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The valley of watermelons in Papua New Guinea

Vavine is a farmer from Kore – a small, rural community in Papua New Guinea sometimes referred to as the Valley of Watermelons. When the trucks from Kore arrive in rural marketplaces loaded with fresh fruit, market sellers who make a living transporting fruit and vegetables to the capital of Port Moresby are quick to negotiate a sale.

“I always look forward to selling my watermelons,” says Vavine. “It is the fastest selling produce I have ever sold compared to other vegetables. Every time we go to the markets they are sold out within an hour or two. And we earn a good income from our sales.”

Vavine started planting watermelons on a small scale a few years ago. He was surprised to see how much income they yielded in such a short period of time – especially when compared to crops such as yam, cassava or bananas which can take years to grow. His first watermelons were ready after just three months.

The land around Kore is also very fertile, and is largely uncultivated. Vavine says: “We depend on the weather to cultivate land. Using our traditional knowledge, we plant different crops according to the wet and dry seasons. We planted watermelons just like any other food crop –often integrating them with other crops.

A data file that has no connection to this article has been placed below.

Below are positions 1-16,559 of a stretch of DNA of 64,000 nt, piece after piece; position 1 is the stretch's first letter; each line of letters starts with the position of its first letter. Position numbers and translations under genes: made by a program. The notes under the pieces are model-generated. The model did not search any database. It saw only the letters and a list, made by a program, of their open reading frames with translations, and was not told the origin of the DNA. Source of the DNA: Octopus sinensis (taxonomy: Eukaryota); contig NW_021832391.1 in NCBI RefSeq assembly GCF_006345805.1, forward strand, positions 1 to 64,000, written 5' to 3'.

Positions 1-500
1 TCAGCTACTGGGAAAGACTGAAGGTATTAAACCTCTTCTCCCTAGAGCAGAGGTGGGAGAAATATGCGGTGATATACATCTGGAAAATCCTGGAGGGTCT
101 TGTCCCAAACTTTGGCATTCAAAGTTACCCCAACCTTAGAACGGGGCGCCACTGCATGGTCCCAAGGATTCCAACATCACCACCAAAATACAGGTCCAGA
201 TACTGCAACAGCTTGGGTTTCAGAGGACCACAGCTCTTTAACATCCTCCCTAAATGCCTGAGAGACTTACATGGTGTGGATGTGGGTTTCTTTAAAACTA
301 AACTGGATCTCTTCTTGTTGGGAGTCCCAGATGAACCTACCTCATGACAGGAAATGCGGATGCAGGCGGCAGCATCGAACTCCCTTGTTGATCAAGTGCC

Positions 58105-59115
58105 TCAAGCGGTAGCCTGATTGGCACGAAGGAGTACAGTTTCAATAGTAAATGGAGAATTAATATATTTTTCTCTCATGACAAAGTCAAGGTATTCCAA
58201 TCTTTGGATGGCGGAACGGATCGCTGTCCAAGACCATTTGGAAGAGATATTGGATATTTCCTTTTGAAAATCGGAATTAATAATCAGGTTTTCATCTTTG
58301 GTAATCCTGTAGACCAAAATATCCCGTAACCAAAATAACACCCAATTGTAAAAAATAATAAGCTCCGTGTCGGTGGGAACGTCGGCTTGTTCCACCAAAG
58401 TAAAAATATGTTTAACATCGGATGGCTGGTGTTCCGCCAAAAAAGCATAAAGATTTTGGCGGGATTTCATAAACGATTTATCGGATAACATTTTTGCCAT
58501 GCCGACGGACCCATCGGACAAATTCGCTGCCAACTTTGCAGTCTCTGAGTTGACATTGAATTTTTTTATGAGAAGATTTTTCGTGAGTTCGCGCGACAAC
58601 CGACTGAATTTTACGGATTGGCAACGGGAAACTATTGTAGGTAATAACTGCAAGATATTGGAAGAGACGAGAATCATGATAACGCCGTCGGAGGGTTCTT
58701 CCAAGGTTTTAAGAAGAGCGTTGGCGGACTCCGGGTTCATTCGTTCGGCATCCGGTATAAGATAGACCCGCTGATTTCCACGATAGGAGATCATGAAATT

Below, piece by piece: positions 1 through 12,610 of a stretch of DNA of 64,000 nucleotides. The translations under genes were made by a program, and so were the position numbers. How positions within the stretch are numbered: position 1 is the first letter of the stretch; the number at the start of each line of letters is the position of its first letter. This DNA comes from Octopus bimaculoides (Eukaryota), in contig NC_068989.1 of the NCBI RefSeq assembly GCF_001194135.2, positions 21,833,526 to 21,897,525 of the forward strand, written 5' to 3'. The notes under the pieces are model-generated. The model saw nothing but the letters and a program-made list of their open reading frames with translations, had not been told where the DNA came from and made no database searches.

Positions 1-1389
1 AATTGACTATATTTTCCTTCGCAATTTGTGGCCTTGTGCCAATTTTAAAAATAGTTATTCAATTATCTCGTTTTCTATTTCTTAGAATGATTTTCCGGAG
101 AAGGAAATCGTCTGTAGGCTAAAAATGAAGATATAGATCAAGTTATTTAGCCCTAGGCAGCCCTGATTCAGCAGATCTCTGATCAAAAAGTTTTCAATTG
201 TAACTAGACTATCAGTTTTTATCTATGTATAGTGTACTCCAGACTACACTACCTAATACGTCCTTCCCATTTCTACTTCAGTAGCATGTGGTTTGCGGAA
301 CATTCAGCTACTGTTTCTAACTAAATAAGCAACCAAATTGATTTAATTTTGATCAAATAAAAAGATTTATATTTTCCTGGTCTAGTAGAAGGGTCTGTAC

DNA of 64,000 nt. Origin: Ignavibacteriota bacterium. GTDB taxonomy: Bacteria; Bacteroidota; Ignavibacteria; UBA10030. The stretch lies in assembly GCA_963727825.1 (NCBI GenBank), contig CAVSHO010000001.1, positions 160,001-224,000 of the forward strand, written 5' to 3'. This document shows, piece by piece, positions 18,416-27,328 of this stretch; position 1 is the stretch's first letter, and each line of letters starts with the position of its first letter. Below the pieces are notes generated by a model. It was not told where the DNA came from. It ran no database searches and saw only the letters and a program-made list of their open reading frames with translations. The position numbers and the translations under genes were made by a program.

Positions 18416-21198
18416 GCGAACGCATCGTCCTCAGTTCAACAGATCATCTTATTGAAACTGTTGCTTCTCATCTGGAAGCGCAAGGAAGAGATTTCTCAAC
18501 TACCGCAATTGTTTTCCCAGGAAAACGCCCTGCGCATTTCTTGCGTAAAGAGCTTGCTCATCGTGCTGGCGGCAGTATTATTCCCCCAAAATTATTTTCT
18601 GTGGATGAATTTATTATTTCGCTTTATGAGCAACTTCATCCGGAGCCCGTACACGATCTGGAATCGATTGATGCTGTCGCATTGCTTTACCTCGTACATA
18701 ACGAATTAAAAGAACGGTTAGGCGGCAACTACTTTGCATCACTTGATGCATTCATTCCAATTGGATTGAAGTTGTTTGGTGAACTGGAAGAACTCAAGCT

“We never really thought beyond our traditional methods until ChildFund Papua New Guinea and the Nationals Agricultural Research Institute (NARI) started a new project in our community: working with our Community in 2015 through the project.

“Watermelon has helped me and my community build permanent houses, purchase trucks, buy tractors to plough the land, pay school fees and food.”

Kore was one of the twelve communities in Rigo District to implement this project, which looked at how rural farmers might benefit from a range of agricultural interventions, with a focus on drought resistant crops. Around 130 farmers were trained on financial literacy and improved farming practices, including nursery management, soil and water management, crop protection, post-harvest management and marketing. This project is supported by the Australian Government.

Vavine sells his watermelon produce in 50kg bags. A few months ago, he sold fifteen bags, making a 100% profit on his original investment. Demand for watermelons is still outweighing supply, yet only a small group of farmers have tapped into this market.

“Watermelon has helped me and my community build permanent houses, purchase trucks, buy tractors to plough the land, pay school fees and food,” says Vavine. “As long as the demand is there, I will continue to plant watermelon with other vegetables for my family and to sell.”

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